For mobile network operators in China, digital commerce is a huge opportunity. China is the largest eCommerce marketing in the world, and the country's rapidly growing economy, bourgeoning middle class and all-round swift technological advance have formed a firm bedrock for further growth. Moreover, throughout China, mobile is increasingly playing a central role in people's daily lives, and now more than ever, it is at the heart of many innovative commercial solutions.

Setting the scene

Multiple studies conclude that accompanying the rise of digital commerce is a clear trend towards mobile devices. According to a 2014 study by KPMG, in 2012, mobile payments in China stood at $12 billion, which is forecast to quintuple to $41 billion at some point in 2015. The same study also revealed that 55% of internet users in China have made a mobile payment, compared with only 19% in the US.

The growth of digital commerce can bring challenges for retailers with physical stores. As show-rooming continues to grow in popularity, retailers must adopt the technology that allows customers to buy the goods they see in store online, safely and securely. But these new technologies are also able to provide an enriched shopping experience that benefits the consumer and retailer. Many shops and restaurants in China provide free Wi-Fi services, which require consumers to follow the retailer on social media platform WeChat. Connecting with consumers on social media is an invaluable way for retailers to deliver promotional offers to those who are most interested in their products, and keep those consumers loyal. However retailers must be aware of how they use customer data and ensure this is transparent throughout the customer journey, to avoid tainting their relationship with the consumer.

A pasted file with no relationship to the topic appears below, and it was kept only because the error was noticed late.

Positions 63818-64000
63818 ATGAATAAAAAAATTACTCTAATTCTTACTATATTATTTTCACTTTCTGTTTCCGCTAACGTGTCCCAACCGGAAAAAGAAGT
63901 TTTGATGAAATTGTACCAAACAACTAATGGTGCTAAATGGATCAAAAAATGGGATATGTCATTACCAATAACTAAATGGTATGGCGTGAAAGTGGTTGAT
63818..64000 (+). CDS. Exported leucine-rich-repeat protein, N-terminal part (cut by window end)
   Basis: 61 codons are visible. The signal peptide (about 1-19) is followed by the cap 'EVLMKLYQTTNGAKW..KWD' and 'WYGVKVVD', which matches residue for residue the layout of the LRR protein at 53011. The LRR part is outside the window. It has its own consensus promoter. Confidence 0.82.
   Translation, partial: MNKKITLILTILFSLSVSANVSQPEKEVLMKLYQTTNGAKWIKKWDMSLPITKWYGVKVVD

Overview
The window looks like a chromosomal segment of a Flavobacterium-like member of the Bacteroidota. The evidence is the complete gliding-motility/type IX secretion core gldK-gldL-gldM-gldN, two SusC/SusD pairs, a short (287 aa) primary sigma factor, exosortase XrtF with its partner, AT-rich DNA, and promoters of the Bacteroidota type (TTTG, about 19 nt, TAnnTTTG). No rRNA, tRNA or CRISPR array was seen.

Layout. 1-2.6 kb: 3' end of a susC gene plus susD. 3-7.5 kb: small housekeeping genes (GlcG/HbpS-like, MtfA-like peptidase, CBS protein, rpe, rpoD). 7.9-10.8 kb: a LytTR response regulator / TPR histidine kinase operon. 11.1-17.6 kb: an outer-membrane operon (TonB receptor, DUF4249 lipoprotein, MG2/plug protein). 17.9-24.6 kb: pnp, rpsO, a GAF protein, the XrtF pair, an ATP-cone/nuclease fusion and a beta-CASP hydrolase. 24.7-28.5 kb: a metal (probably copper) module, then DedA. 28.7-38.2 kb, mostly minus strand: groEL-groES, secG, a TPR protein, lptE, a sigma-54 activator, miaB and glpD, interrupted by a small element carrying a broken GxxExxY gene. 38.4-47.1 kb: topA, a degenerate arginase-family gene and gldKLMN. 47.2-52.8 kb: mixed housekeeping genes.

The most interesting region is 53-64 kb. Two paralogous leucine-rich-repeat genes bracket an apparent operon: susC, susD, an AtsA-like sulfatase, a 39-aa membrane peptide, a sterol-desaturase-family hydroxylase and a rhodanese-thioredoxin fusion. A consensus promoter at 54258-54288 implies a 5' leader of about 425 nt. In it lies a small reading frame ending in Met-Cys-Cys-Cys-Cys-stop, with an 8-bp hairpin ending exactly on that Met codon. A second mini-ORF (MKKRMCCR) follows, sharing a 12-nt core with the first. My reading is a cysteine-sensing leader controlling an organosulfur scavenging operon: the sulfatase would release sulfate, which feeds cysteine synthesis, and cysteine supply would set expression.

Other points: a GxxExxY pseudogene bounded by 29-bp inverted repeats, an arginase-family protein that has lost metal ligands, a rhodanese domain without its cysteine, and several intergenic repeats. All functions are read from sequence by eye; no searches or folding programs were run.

Digital commerce tech in action

A key technology for retailers in China is NFC. Mobile network operators are the main driving force for NFC services in China, and are working to enhance the customer journey from start to finish. With a combined reach of 6.9 billion unique mobile internet subscribers (GSMAi), Chinese mobile operators are in a unique position to offer more consumers mobile wallets than any other market combined.

  • China Mobile Hao Bao wallet launched in 2013 and provides its customers access to payment using 36 banks and transport services across 38 different transport providers. China Mobile also offers retailers the ability to use couponing through QR and barcodes that work with existing store technologies. 
  • China Unicom Mobile Wallet launched in 2013. The operator partnered with seven banks and 12 transport providers for fast and convenient payment and travel, as well additional services such as lottery tickets. China Unicom also offers operator-led loyalty and couponing services.
  • China Telecom Tianyi Mobile Wallet launched in 2013, with the operator partnering with six banks and 22 transport operators to provide a lifestyle management wallet for its customers. The wallet not only supports bank cards but also boarding passes, fuel cards and even time cards for the workplace. China Telecom supports retailers by enabling retail loyalty cards and coupons to be accepted by the wallet.